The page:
I was at the UN general assembly in New York the other day and talking to the foreign minister of another country. I won’t say which one, since I must preserve my reputation for diplomacy. But let’s just say they have an economy about the size of Australia (though getting smaller, alas), plenty of snow, nuclear missiles, balalaikas, oligarchs, leader who strips to the waist… you get the picture.
After a few tense exchanges, my counterpart gave a theatrical sigh and said that any difficulties we had in our relationship were all Britain’s fault: “It was you guys who imposed democracy on us in 1990.” I was a bit startled by this, and I decided I couldn’t let it go unchallenged, and I said: “Hang on, Sergei.” I said: “Aren’t you in favour of democracy?” And then I asked for a show of hands in the room… “All those in favour of democracy please show…” I said.
And you would have thought that this was a relatively uncontroversial thing, a bit like asking Maria von Trapp whether she was in favour of raindrops on roses and whiskers on kittens. And I am proud to say that the entire UK side of the room raised their hands as one to show that democracy was indeed one of our favourite things. But much to my amazement, our opposite numbers just kept their hands on the table and gave us what we diplomats call the hairy eyeball and of course they felt I was winding them up; and there is a sense in which my question was semi-satirical.
But the exchange was also deeply serious, and revealing about the way the world has changed – or perhaps the way in which it has failed to change – since that moment of exhilaration in 1990 when the Berlin wall had come down, and the Soviet union was coming to an end, and some of us – and yes, I was one – really believed that we had come to a moment of ideological resolution.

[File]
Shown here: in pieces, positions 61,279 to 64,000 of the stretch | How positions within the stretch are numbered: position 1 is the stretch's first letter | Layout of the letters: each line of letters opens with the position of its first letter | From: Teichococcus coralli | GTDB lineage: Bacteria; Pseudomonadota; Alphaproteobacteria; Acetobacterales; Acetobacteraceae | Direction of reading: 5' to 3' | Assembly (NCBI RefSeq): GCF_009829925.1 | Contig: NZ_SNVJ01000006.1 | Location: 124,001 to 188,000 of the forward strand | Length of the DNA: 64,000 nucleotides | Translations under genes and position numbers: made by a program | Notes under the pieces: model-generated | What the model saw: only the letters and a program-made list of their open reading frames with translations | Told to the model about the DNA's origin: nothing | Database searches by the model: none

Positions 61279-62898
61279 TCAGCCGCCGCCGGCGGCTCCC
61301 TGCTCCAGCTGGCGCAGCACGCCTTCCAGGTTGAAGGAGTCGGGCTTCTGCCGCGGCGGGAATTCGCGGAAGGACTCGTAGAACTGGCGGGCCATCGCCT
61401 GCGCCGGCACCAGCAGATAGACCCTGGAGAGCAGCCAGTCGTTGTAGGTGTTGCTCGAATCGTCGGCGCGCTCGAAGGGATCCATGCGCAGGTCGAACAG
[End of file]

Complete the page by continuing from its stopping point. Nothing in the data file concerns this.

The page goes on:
After seven frozen and sometimes terrifying decades of communist totalitarian rule – the gulags, the oppression of eastern europe and all the things that have been conveniently forgotten by the Dave and Deirdre Sparts who were still singing about Lenin’s red flag last week at the Labour party conference – we genuinely thought that after all that misery and slaughter, we were seeing the final triumph of that conglomerate of western liberal values and ideals that unite the people in this room. Not just free markets, but all the things that we then believed, in that brief shining moment, were the essential concomitants of free-market capitalism: rule of law, human rights, independent judiciary, habeas corpus, equalities of race and gender and sexual orientation, the eternal and inalienable right of the media to make fun of the politicians.
We assumed, then, that this political freedom went with economic freedom – like buying a two for one ice cream snickers bar (only free markets could produce something so ingenious) and a copy of Private Eye (free speech of a kind still unknown in much of the planet), like two sides of liberty’s golden coin. And yet I have to tell you that both sides of that coin have been tarnished and devalued over the last two decades.